Tracking/Outreach Process and Cost-effectiveness
The use of outreach was triggered by the immunization status of the patient. The protocol was staged so that less intensive outreach, such as telephone calls and recall letters, was done in preference to more intensive forms, such as home visits. Of the subjects in the tracking with outreach groups, 27.5% had no attempted telephone contacts; 15.6% had a single contact; 11.8% had two completed contacts; 10.3% had three completed contacts; and the remaining 34.8% had more than three completed contacts. For the same groups, 69.6% had no contacts attempted by letter; 13.4% had a single letter; 6.0% had two letters; and the remaining 11% had more than two letters sent. The trend was similar for home visits. A total of 88.2% had no attempted home visits; 5.9% had a single home visit; 3% had two attempts at home visits; and the remaining 2.9% had more than two attempted home visits.
During four of the home visits, the outreach workers encountered social situations that they felt needed to be reported to Child Protective Services. With assistance from the Division of Social Work, these four cases were reported and subsequently “indicated” by Child Protective Services. Two of the cases resulted in foster care placement for the children.
The cost of the tracking/outreach intervention was $70 290 for the outreach worker effort and materials and $51 120 for their supervision, for a total cost of $121,410. The number of children in the tracking/outreach groups was 1278, so the cost was $95 per child over 18 months, or $5.27 per child per month. Table 2 indicates the improvements in outcomes associated with this cost: 1) a 20 percentage point increase in the proportion of children fully vaccinated at 18 to 30 months of age; 2) reduction by 63 days in mean immunization delay; 3) increase of 0.44 in the mean number of health supervision visits and 1.0 in mean total visits to the primary care provider; and 4) increase of 0.17 in mean number of anemia screenings and 0.12 in lead screenings.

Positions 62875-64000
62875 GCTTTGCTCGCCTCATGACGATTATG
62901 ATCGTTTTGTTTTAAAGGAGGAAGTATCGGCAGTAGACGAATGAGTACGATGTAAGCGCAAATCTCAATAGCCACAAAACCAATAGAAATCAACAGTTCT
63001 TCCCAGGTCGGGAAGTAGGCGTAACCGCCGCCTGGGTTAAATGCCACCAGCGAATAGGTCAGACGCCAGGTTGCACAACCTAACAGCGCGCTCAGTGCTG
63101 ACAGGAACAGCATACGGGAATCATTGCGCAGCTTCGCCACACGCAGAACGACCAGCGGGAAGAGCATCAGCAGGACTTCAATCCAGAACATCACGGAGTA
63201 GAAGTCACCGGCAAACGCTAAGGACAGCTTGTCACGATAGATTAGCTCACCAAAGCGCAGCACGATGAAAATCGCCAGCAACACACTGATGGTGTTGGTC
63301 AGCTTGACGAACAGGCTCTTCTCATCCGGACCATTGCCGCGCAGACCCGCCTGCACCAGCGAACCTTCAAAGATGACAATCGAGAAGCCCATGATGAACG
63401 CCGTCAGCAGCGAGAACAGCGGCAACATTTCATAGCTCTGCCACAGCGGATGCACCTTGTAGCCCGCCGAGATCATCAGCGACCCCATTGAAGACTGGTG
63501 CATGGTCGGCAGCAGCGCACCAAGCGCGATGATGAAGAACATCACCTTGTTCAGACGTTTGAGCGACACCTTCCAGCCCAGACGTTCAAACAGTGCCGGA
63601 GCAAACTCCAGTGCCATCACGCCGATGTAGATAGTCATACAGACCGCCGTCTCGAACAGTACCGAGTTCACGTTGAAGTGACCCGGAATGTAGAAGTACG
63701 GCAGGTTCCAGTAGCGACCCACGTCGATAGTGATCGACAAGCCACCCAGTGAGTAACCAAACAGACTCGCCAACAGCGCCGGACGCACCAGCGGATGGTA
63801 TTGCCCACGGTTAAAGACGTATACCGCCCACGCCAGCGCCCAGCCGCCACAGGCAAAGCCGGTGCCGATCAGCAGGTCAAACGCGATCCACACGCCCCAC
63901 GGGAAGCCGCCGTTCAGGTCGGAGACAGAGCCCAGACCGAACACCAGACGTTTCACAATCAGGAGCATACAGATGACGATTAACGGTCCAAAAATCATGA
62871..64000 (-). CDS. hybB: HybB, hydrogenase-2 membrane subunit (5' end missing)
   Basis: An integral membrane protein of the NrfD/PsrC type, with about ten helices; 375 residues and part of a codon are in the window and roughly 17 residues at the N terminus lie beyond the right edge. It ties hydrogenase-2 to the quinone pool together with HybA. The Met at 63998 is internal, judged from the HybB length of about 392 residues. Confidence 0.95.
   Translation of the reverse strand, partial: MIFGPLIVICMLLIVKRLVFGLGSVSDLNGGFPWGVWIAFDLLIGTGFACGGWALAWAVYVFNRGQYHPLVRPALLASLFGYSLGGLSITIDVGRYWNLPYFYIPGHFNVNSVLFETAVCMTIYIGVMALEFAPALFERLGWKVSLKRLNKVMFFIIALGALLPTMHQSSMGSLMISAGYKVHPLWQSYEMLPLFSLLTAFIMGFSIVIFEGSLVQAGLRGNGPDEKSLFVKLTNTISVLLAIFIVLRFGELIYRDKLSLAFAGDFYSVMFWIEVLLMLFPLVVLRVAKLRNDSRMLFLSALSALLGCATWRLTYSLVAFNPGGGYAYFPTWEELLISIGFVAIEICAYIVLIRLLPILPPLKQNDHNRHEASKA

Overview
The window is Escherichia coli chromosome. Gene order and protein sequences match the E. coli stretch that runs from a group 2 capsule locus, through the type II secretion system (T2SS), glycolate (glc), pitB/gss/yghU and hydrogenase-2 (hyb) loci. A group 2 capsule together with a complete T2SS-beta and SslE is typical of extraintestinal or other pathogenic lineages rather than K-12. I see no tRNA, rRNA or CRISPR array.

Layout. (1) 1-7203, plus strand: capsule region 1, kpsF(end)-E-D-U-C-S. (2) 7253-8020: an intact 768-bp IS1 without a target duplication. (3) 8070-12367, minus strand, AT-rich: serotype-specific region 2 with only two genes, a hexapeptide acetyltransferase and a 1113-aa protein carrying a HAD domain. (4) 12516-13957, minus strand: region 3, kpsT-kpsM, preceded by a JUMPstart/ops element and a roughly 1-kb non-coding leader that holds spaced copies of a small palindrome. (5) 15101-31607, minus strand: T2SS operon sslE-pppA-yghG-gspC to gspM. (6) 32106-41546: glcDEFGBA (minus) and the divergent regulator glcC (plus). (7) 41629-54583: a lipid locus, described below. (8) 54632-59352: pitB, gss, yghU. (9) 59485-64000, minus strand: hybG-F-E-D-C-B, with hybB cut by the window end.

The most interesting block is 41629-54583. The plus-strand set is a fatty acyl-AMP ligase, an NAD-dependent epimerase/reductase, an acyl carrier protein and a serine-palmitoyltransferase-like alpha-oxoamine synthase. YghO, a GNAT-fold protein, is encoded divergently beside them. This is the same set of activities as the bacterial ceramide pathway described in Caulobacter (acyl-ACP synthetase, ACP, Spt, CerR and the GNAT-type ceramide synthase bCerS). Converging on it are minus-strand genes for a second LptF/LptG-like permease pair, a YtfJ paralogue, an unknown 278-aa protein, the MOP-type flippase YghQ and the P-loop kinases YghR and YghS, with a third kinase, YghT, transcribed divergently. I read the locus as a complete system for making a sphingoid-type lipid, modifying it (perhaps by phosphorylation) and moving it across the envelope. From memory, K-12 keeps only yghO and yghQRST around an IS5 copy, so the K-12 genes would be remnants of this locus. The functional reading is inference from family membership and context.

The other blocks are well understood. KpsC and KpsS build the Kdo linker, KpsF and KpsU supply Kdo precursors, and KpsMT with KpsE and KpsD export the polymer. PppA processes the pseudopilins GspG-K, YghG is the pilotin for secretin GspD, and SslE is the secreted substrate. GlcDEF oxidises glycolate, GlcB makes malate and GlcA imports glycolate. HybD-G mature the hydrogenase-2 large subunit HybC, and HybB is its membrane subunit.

Increasing the proportion of fully vaccinated children in the tracking/outreach groups by 20 percentage points amounted to 256 additional fully vaccinated children at the end of the study, compared with what would have been expected without the intervention. This implies a cost of $474 over 18 months per additional fully vaccinated child. However, this calculation ignores the simultaneous improvements in other outcomes. An alternative is to calculate the amount of improvement in each outcome per dollar spent on the intervention in total, rather than on a per child basis. $1000 spent on the tracking/outreach intervention was estimated to result in: 1) 2.1 additional fully vaccinated children and 668 fewer child-days of delayed immunization; 2) 4.6 additional health supervision visits and 5.9 additional other visits to the primary care provider; and 3) 1.8 additional anemia screenings and 1.3 additional lead screenings, all over 18 months.
This study provides strong evidence that a tracking and outreach program designed to bring underimmunized children to their primary care provider will significantly improve not only immunization coverage, but also other important and measurable aspects of primary care. The outreach efforts were based on immunization status; the improvement in health supervision visit attendance and screening for occult conditions follows from their known association with immunization status,29–32 and is consistent with another study showing a spillover impact of an immunization-targeted intervention.33
This study provides somewhat weaker evidence that physician prompting fails to improve immunization status. The weakness of this evidence is a result of the difficulties in conducting an intervention in which study group allocation was done within primary care provider sites, rather than by primary care provider site. Thus, the sites had to treat subjects differently, depending on their study group allocation.